For a summary of the bill, see www.house.gov/kind/issues_pdf/Section%20by%20Section.pdf.
U.S. EPA Releases Strategic Plan for 2006–2011
The U.S. Environmental Protection Agency (EPA) recently forwarded to the U.S. Congress and released to the public its Strategic Plan for 2006–2011 as required under the Government Performance and Results Act.
The revised plan maintains the five goals described in the 2003–2008 Strategic Plan but includes an increased focus on achieving more measurable environmental results, EPA stated in a press release. Each goal includes a Goal Team comprising representatives from EPA programs that help in achieving the goal. Goal Teams are co-led by national program and lead region managers. The five goals are clean air and global climate change; clean and safe water; land preservation and restoration; healthy communities and ecosystems; and compliance and environmental stewardship.
Goal 2 of the new Strategic Plan addresses goals and strategies for clean and safe water. Some aspects of the National Water Program, such as wetlands protection and the agency’s Great Waterbody Programs, are addressed by the healthy communities and ecosystems goal. According to the press release, the EPA Office of Water and regional offices will be working closely with states, tribes, and others to implement the new plan.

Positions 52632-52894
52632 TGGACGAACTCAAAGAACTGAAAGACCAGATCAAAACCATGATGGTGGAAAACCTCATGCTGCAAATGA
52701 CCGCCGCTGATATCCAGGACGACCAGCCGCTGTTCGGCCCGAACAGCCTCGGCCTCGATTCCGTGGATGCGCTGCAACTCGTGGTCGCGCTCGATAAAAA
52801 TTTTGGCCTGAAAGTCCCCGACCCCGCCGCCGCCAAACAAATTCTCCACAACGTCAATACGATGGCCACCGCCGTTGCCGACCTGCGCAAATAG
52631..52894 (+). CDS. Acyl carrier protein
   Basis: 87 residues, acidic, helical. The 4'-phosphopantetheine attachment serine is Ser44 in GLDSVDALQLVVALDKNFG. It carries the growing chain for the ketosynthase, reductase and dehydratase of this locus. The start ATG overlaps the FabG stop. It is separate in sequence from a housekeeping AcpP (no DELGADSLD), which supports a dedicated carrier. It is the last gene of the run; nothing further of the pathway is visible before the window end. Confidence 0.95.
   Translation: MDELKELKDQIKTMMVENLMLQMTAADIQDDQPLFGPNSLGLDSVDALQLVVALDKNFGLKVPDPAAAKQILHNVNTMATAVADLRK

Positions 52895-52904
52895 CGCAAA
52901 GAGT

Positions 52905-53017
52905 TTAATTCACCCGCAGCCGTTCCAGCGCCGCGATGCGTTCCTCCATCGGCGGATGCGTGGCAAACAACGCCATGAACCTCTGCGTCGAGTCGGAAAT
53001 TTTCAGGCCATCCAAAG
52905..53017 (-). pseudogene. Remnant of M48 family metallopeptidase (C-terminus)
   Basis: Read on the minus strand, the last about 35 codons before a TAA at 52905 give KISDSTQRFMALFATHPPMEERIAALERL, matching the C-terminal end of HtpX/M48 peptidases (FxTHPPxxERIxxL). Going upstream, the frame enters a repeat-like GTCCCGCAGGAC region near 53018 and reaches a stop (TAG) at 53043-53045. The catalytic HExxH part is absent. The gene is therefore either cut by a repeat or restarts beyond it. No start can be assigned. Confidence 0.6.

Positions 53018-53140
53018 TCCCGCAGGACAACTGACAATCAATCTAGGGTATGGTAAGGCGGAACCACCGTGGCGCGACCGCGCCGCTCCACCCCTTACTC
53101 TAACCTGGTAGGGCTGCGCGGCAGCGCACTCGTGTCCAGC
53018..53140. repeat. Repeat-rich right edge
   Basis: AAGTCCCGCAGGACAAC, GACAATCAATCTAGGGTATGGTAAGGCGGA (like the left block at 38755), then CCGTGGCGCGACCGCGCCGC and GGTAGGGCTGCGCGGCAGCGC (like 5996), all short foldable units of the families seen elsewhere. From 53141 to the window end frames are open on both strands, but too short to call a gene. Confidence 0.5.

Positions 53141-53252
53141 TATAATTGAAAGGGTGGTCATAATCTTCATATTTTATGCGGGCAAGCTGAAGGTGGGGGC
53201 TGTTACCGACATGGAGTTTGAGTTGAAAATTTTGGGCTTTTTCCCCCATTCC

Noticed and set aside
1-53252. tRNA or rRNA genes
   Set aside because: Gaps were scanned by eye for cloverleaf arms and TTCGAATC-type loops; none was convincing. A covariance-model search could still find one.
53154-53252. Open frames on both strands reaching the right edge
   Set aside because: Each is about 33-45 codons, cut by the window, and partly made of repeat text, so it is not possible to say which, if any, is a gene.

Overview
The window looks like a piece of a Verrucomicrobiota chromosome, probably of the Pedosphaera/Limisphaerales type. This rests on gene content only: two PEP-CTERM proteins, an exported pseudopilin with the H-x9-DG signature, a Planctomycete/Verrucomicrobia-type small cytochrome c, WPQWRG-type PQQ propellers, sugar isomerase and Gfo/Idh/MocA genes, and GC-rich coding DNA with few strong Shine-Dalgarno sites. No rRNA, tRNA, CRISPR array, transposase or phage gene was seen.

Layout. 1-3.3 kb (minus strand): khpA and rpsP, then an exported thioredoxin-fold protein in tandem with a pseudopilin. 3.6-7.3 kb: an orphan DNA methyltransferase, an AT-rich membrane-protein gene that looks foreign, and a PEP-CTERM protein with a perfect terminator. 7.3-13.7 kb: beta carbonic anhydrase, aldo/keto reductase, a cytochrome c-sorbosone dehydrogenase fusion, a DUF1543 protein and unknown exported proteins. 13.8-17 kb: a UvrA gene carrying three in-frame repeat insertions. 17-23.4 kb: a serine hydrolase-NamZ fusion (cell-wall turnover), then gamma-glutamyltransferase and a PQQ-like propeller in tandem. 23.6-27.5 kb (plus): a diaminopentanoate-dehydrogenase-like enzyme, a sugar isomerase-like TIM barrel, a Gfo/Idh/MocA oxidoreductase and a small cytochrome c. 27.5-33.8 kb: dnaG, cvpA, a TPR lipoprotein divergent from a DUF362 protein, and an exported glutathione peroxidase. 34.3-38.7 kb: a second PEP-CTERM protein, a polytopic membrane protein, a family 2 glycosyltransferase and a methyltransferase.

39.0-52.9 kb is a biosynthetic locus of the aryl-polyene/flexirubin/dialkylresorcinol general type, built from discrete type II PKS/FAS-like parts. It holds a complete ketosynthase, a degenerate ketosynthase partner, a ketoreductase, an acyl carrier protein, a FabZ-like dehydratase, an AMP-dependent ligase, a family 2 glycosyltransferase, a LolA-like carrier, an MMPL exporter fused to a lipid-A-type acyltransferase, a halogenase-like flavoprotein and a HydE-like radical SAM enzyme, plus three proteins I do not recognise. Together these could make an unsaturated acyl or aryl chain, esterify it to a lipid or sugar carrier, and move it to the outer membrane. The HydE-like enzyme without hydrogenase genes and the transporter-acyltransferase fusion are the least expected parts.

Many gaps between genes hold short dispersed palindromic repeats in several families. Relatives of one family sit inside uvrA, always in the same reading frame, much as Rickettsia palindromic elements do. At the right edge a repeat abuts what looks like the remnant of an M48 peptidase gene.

EPA said the Strategic Plan serves as a road map of sorts, guiding the agency in establishing the annual goals it needs to meet along the way and providing a basis from which EPA’s managers can focus on the highest-priority environmental issues.
The Strategic Plan is available at www.epa.gov/ocfo/plan/plan.htm.
U.S. EPA Releases Draft Guidance on Using Underground Injection Control Wells To Sequester Carbon Dioxide
Geologic sequestration is a promising technology that could help reduce global carbon dioxide emissions, according to the U.S. Environmental Protection Agency (EPA).
Injecting carbon dioxide underground for the purposes of sequestration is covered by the Safe Drinking Water Act under the Underground Injection Control (UIC) program, and EPA is working closely with the U.S. Department of Energy (DOE) to address technical and policy questions to enable safe and effective deployment of this technology.
EPA has released draft guidance to help state agencies permit the DOE Regional Partnership pilot projects, which will be injecting small volumes of carbon dioxide primarily for research purposes as UIC Class V experimental technology wells. To provide permitting flexibility, the guidance discusses technical considerations that should be taken into account when issuing a project permit and strongly encourages that permits be designed to maximize relevant data-gathering while still protecting underground sources of drinking water and human health.
EPA also is trying to evaluate whether there is a need to develop new regulations for future commercial-scale carbon dioxide injection projects.
The guidance is available at www.epa.gov/safewater/uic/wells_sequestration.html.